Breach of Fiduciary Duty

In a series of opinions beginning with the Delaware Supreme Court’s 2019 decision in Marchand v. Barnhill, Delaware courts have sustained a number of so-called “Caremark” claims based on the defendant board members’ breach of their duty of oversight. The courts have denied motions to dismiss in cases where the boards failed to act

As I have noted before, Elon Musk is a reliable source of interesting blog fodder. His hyperkinetic fracases are so numerous that at times it is easy to lose track of the many controversies in which he is involved. Amidst all of the hoopla about his current bid to acquire Twitter, it was easy to overlook the fact that he remained mired in ongoing litigation relating Tesla’s 2016 acquisition of SolarCity. As the heart of the dispute was the fact that Musk served both as Chairman of SolarCity and as an executive of and as the largest shareholder of Tesla at the time.

The dispute went to a ten-day bench trial in 2021, and on April 27, 2022, Delaware Vice Chancellor Joseph R. Slights III issued a lengthy opinion ruling in Musk’s favor on all issues. A copy of the opinion can be found here. As discussed below, the sprawling, 132-page opinion contains a number of interesting observations and insights and also has important implications.
Continue Reading Elon Musk Prevails in Trial Over Tesla’s Acquisition of SolarCity

In January of this year, when the Delaware Chancery Court sustained the Delaware state court direct action filed against the directors and officers of the SPAC that had acquired MultiPlan Corp., I speculated that the Court’s ruling would encourage other disgruntled SPAC investors to bring similar Delaware direct actions against SPAC management.

Consistent with my speculation, on March 18, 2022, a plaintiff shareholder filed a direct action for breach of fiduciary duty against certain former directors of officers of Decarbonization Plus Acquisition Corporation, a special purpose acquisition company (SPAC), that in July 2021 merged with Hyzon Motors USA to form Hyzon Motors Inc. The claim is brought on behalf of SPAC investors who were entitled to redeem their shares at the time of the merger.  The plaintiff claims that the defendants’ misrepresentations about the merger deprived the plaintiff class of their right to make an informed redemption decision. The claims asserted on behalf of the investors are not only very similar to the allegations previously raised in the MultiPlan litigation, but the new complaint expressly quotes the dismissal motion denial ruling in the MultiPlan ruling. As discussed below, this latest lawsuit may indicate a likely future direction for SPAC related litigation. A copy of the complaint in the new Delaware state court direct action can be found here.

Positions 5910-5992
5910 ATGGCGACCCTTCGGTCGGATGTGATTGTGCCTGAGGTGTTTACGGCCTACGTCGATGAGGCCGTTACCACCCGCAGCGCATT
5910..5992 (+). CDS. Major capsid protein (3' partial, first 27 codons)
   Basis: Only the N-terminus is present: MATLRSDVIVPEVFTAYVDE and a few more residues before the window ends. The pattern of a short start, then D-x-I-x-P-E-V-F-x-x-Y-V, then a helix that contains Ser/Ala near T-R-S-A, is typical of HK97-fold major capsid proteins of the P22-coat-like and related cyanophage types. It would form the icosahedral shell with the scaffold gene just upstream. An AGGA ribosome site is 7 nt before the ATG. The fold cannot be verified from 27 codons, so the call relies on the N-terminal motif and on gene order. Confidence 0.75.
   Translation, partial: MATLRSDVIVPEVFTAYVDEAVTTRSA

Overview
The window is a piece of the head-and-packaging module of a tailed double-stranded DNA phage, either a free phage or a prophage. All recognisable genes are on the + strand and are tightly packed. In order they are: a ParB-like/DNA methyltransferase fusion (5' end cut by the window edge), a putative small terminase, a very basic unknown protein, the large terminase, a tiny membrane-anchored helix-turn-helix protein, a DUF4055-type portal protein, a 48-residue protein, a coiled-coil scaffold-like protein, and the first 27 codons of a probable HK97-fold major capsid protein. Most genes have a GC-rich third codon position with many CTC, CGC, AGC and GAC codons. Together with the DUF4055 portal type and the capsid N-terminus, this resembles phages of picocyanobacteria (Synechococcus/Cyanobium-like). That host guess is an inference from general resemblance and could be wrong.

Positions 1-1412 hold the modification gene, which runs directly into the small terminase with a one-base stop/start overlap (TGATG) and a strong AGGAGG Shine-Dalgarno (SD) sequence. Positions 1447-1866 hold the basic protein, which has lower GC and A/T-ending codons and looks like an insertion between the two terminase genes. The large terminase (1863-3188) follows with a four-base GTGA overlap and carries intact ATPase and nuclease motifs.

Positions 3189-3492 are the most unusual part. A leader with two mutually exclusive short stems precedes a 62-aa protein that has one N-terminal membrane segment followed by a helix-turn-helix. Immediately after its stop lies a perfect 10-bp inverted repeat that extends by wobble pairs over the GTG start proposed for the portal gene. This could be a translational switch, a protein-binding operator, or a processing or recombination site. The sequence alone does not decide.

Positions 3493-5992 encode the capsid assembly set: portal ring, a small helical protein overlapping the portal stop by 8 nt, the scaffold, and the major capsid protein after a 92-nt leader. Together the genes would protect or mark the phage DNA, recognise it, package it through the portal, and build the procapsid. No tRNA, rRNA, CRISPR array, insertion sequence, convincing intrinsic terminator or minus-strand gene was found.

Continue Reading Investors Bring SPAC-Related Direct Fiduciary Breach Action Relating to Hyzon Motors Merger

The “economic structure” of SPACs creates an ‘inherent conflict” between the SPAC sponsor and the SPAC’s public shareholders, according to a new paper from two leading law professors.  The conflict arises from the SPAC sponsor’s financial interest in completing a merger even if the merger is not value-creating, which may conflict with the shareholders’ interest in redeeming their shares if they believe that the proposed merger is disadvantageous. Because of the potential conflict, it is critical that the SPAC’s board independently reviews the proposed merger and inform shareholders about the merger with appropriate candor. However, if the board members’ compensation aligns their interests with those of the sponsor, the sponsor’s conflict could extend to the directors themselves – a circumstance the paper’s authors call the “epitome of bad governance.”